Former Vice President Joe Biden will formally enter the 2020 presidential race next week, according to NBC News:
“Discussions among his core group of advisers about the exact timing of his announcement and subsequent campaign events are ongoing and subject to change, multiple officials said. Those discussions were set into motion earlier this month, as Biden himself publicly acknowledged a decision was all but a formality.”
“‘My intention from the beginning was if I were to run would be the last person to announce,” he said after delivering the second of three speeches since mid-March to union audiences. ‘We’ll find out whether I can win in a primary.'”
On Thursday in Boston, Biden spoke at a union rally, Biden said it was time to “take back” the country, adding:
“I’m getting so sick and tired of the way everybody’s being treated. We will take back this country. … I mean it. Don’t give up. Keep it going.”
Politico reports that Biden hit many of the traditional Democratic talking points as he spoke to striking workers in Massachusetts:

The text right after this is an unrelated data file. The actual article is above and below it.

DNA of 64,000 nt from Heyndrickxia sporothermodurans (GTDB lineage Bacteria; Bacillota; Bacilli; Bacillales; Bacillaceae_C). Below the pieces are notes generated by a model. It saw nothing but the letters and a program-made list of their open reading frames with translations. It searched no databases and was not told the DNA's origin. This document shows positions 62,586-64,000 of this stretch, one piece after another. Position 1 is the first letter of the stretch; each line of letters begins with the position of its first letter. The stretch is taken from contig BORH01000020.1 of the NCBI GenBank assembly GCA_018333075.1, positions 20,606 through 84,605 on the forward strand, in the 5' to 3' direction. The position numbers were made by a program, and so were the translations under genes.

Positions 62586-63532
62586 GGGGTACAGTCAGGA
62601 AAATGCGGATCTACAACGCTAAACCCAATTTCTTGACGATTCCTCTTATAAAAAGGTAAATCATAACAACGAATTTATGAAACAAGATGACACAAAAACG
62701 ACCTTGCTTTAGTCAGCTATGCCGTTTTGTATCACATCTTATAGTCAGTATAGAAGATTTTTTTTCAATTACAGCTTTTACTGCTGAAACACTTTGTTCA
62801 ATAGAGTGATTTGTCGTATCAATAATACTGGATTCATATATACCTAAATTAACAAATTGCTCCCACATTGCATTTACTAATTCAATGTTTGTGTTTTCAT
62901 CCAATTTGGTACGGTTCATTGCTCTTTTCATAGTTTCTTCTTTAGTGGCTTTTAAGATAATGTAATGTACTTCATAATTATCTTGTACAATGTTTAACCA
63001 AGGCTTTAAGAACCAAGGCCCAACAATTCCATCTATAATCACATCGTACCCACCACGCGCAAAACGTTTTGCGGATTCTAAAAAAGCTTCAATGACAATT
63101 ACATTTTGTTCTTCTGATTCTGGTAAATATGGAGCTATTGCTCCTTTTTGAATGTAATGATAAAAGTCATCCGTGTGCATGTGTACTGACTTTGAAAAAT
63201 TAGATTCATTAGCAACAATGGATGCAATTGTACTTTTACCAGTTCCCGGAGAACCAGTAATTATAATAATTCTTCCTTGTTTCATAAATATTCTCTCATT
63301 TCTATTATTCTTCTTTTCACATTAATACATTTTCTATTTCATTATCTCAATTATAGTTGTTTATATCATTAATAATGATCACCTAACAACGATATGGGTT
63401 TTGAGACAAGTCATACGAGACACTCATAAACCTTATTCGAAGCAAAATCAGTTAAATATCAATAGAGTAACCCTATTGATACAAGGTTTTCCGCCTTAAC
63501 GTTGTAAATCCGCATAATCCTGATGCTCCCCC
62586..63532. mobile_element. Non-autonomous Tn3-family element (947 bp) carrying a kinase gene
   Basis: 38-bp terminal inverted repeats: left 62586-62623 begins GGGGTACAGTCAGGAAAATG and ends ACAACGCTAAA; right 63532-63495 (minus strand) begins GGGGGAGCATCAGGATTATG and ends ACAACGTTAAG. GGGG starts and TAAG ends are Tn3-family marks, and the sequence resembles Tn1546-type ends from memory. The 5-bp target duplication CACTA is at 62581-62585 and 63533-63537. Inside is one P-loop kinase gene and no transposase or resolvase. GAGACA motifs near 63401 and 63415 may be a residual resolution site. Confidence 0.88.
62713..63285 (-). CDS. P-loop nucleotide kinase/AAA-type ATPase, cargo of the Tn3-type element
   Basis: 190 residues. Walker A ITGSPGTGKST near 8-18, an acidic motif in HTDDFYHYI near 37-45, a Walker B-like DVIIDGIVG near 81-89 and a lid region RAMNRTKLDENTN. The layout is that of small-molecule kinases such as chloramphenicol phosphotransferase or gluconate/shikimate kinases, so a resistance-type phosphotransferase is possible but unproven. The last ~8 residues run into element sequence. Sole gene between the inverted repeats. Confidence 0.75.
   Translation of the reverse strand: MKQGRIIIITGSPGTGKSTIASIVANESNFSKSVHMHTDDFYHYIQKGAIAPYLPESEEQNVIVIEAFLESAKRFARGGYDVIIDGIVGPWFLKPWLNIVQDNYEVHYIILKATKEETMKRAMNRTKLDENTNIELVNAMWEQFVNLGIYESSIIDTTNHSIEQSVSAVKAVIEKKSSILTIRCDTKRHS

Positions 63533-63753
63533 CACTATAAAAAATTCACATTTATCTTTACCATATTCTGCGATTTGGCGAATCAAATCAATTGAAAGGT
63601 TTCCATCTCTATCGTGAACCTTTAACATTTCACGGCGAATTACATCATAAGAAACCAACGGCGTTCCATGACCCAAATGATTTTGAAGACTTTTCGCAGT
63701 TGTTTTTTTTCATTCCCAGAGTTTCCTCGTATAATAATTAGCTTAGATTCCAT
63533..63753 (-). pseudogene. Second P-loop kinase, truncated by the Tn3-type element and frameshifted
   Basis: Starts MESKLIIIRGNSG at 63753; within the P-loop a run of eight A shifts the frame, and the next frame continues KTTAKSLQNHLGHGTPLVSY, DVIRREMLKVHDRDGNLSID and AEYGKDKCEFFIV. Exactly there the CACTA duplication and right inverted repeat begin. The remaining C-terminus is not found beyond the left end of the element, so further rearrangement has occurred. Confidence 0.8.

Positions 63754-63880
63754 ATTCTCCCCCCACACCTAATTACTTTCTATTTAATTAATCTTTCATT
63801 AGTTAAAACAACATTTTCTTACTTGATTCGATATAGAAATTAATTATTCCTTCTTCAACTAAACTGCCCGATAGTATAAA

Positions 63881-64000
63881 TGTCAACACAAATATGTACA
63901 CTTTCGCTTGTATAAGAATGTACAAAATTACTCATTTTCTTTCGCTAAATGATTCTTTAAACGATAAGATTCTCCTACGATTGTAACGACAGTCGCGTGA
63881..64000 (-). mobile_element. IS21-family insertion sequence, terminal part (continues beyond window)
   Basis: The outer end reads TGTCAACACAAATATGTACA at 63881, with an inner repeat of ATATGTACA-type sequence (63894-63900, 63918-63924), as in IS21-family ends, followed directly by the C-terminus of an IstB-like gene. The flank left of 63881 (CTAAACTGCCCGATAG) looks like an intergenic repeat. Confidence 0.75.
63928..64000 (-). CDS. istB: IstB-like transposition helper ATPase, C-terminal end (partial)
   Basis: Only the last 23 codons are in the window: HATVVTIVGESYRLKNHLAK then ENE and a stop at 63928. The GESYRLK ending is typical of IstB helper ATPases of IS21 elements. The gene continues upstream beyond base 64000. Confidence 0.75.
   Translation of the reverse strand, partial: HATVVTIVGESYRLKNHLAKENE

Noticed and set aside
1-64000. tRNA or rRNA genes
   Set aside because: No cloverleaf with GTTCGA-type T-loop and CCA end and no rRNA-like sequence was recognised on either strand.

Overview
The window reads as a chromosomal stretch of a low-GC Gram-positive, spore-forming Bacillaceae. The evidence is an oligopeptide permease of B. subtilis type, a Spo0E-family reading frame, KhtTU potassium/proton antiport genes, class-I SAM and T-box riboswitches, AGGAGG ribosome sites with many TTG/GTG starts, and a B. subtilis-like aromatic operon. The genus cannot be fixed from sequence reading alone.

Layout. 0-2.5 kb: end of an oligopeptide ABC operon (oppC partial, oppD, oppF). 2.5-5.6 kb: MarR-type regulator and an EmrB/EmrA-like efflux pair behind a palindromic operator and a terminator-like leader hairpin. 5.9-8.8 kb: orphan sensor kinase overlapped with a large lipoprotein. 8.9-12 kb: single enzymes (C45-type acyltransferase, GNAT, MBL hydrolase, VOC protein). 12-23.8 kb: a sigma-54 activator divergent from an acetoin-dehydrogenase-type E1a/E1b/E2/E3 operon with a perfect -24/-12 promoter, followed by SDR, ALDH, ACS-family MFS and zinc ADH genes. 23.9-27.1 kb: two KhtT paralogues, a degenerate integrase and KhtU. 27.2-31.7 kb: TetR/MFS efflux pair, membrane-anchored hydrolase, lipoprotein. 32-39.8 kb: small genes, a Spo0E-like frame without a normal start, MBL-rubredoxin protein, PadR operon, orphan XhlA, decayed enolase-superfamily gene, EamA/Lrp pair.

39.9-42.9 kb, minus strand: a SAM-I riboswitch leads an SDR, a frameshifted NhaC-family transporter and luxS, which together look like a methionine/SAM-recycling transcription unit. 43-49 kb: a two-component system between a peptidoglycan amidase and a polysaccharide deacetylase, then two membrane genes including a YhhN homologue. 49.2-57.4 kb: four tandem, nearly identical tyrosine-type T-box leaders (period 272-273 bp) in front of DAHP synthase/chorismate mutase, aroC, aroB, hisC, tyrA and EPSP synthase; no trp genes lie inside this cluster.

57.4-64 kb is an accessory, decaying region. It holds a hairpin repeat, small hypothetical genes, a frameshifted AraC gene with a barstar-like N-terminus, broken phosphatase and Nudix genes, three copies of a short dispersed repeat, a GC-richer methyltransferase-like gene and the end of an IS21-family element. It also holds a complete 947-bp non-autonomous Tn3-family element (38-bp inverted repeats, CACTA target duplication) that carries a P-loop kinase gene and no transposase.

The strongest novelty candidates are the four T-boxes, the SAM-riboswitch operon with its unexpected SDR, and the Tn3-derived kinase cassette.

“He laid out a vision for ‘decent health care,’ a ‘fair wage’ and retirement during his 10-minute speech in the rain. The appearance was Biden’s latest trip to fire up pro-union Democrats. Last month, he spoke to a firefighters legislative conference in Washington and hinted at his presidential plans.
“‘Workers are not being treated across the board with dignity. They’re not being treated like they matter,’ Biden told a crowd of hundreds on Thursday. Several people held ‘Run Joe Run’ signs and yelled ‘Mr. President’ at Biden when he pulled up to the rally in an S.U.V.”
Biden also appealed to some of the same voters who cast their lot with Donald Trump in 2016: Blue collar, working class Americans:
“People are busting their necks. People go out and make a living, people who play by the rules, people who have done everything they’re supposed to do. And people are entitled to be treated with respect and decency and fairness.”
According to a Morning Consult poll released this week, Biden still leads all Democratic candidates for the 2020 nomination with 31 percent of those surveyed favoring him, compared to 23 percent for 2016 runner-up Bernie Sanders. California Senator Kamala Harris came in third with 9 percent.
Featured Image Via NBC News